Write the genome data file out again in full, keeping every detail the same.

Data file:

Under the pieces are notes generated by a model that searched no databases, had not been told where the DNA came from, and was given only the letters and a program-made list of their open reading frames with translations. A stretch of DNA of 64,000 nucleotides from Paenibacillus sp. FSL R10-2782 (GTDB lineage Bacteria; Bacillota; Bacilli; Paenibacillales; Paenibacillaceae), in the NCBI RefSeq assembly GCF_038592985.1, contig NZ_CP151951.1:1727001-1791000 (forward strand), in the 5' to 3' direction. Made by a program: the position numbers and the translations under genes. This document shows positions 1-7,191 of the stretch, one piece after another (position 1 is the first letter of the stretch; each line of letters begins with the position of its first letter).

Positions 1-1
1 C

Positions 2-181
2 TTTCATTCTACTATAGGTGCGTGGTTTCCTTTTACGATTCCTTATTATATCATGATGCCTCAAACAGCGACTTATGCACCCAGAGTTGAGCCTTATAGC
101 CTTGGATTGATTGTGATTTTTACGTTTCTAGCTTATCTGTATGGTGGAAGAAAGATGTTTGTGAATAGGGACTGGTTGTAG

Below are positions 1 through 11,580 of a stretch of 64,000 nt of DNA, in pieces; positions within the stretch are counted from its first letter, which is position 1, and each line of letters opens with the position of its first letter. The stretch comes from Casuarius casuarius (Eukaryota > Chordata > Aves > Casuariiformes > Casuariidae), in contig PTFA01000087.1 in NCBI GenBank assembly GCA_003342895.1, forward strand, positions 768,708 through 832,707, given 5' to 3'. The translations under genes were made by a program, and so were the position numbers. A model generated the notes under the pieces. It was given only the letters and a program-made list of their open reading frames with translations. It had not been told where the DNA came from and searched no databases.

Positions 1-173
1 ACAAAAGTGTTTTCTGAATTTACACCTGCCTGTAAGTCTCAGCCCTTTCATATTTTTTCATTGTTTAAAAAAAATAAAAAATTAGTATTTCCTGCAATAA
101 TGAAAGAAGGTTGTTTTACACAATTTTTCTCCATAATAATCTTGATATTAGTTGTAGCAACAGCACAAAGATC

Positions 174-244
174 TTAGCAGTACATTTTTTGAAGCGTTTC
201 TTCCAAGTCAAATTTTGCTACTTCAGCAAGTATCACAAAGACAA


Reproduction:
Under the pieces are notes generated by a model that searched no databases, had not been told where the DNA came from, and was given only the letters and a program-made list of their open reading frames with translations. A stretch of DNA of 64,000 nucleotides from Paenibacillus sp. FSL R10-2782 (GTDB lineage Bacteria; Bacillota; Bacilli; Paenibacillales; Paenibacillaceae), in the NCBI RefSeq assembly GCF_038592985.1, contig NZ_CP151951.1:1727001-1791000 (forward strand), in the 5' to 3' direction. Made by a program: the position numbers and the translations under genes. This document shows positions 1-7,191 of the stretch, one piece after another (position 1 is the first letter of the stretch; each line of letters begins with the position of its first letter).

Positions 1-1
1 C

Positions 2-181
2 TTTCATTCTACTATAGGTGCGTGGTTTCCTTTTACGATTCCTTATTATATCATGATGCCTCAAACAGCGACTTATGCACCCAGAGTTGAGCCTTATAGC
101 CTTGGATTGATTGTGATTTTTACGTTTCTAGCTTATCTGTATGGTGGAAGAAAGATGTTTGTGAATAGGGACTGGTTGTAG

Below are positions 1 through 11,580 of a stretch of 64,000 nt of DNA, in pieces; positions within the stretch are counted from its first letter, which is position 1, and each line of letters opens with the position of its first letter. The stretch comes from Casuarius casuarius (Eukaryota > Chordata > Aves > Casuariiformes > Casuariidae), in contig PTFA01000087.1 in NCBI GenBank assembly GCA_003342895.1, forward strand, positions 768,708 through 832,707, given 5' to 3'. The translations under genes were made by a program, and so were the position numbers. A model generated the notes under the pieces. It was given only the letters and a program-made list of their open reading frames with translations. It had not been told where the DNA came from and searched no databases.

Positions 1-173
1 ACAAAAGTGTTTTCTGAATTTACACCTGCCTGTAAGTCTCAGCCCTTTCATATTTTTTCATTGTTTAAAAAAAATAAAAAATTAGTATTTCCTGCAATAA
101 TGAAAGAAGGTTGTTTTACACAATTTTTCTCCATAATAATCTTGATATTAGTTGTAGCAACAGCACAAAGATC

Positions 174-244
174 TTAGCAGTACATTTTTTGAAGCGTTTC
201 TTCCAAGTCAAATTTTGCTACTTCAGCAAGTATCACAAAGACAA